Although user interfaces can be aided by various visual and structural elements, they are fundamentally driven by words, forming what can be called user narratives. But what restrictions prevent Drupal UX designers from achieving clear and well-targeted user narratives? Drupal does a great job of presenting words in various languages, but truly well-defined user narratives must speak at the level of Idioms -- the subtle nuances of speech and terminology that characterizes distinct groups of users - and functional User Roles. Drupal is virtually incapable of achieving this UX goal. Using a real world example as a reference point, this talk will illustrate how to dramatically boost the effectiveness of user interfaces by harnessing the power of user narratives. Along the way, we'll look at how the user narrative model is based on natural 'field-resolution' patterns such as those found within the neurological system. Transcending Drupal's current limits, we'll explore ways that idiomatic, Role-oriented interfaces have been applied in our case study through the use of our 'User Narratives' module. Through this example, we'll catch a glimpse of the powerful dimension of Role-oriented UX design and the benefits it could potentially bring to all aspects of Drupal's UX.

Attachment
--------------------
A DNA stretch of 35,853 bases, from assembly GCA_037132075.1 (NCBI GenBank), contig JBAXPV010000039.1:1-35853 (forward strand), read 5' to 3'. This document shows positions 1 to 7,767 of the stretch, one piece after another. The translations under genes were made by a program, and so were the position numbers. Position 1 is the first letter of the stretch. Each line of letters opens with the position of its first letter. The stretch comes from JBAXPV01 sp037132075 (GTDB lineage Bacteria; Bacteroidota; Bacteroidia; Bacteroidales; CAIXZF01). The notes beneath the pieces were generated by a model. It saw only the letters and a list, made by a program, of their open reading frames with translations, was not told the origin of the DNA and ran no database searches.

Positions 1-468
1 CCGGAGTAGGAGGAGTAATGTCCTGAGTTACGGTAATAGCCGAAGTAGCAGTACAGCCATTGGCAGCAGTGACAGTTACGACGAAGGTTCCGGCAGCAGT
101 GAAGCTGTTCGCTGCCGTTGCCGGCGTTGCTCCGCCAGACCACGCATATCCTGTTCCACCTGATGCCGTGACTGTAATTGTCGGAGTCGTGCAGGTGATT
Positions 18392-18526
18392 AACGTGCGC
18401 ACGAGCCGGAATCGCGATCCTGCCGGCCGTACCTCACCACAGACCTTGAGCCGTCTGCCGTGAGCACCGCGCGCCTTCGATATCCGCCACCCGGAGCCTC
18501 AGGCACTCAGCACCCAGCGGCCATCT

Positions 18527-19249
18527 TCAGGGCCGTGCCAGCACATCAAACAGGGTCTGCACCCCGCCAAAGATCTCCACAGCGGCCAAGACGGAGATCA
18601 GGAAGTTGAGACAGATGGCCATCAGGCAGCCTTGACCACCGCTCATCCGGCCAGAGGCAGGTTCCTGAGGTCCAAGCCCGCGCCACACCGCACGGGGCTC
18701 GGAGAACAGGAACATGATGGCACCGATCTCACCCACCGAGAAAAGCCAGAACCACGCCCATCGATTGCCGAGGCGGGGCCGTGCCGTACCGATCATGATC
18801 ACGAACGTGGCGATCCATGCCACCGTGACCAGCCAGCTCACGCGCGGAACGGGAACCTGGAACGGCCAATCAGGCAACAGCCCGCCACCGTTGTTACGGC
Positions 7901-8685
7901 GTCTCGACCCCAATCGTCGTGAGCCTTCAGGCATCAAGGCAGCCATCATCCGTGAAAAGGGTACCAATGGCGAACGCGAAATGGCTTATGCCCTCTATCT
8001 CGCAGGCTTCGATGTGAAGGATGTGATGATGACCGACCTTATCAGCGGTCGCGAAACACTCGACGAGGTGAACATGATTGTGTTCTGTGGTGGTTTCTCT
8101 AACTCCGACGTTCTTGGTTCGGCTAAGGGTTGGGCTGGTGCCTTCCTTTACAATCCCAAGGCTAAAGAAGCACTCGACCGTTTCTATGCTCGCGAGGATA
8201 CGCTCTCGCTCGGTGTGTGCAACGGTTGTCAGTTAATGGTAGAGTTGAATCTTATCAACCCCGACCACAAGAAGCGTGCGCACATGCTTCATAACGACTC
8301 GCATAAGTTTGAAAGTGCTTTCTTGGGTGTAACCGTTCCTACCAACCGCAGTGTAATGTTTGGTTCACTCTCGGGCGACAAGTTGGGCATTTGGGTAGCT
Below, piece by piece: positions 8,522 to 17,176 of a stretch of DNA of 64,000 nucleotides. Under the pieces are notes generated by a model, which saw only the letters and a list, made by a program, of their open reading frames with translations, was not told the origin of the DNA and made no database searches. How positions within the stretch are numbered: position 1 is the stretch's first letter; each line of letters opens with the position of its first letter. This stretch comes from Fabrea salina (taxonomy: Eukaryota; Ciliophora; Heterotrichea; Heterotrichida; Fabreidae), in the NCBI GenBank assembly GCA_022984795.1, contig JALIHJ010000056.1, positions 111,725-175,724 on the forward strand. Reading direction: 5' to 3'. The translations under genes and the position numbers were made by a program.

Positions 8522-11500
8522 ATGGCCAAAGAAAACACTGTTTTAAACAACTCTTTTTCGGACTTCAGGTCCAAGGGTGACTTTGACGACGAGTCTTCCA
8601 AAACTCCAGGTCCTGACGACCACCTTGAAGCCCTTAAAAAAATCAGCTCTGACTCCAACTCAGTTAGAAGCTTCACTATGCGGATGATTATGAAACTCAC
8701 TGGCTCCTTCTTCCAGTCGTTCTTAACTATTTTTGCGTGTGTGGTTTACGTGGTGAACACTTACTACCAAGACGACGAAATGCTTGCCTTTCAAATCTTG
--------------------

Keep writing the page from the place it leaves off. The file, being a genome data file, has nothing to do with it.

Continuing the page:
Questions answered by this session:
Why is precisely targeted wording important for building effective user interfaces?
Why is it important to give authorship of user narratives to UX designers?
Why does the current method for creation and management of user interface text systematically tend towards usability obstacles?
What alternatives exist for effective design and management of user narratives?
What issues arise from alternative methods?